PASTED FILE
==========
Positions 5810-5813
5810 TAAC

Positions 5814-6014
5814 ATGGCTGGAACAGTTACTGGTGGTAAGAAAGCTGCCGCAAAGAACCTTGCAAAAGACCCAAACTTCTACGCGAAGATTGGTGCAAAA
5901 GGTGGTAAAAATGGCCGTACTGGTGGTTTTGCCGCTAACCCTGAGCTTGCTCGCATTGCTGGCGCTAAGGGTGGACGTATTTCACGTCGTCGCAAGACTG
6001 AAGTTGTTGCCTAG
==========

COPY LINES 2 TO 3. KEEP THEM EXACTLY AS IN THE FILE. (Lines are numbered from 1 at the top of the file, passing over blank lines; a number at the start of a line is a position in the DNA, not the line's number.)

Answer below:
5810 TAAC

Positions 5814-6014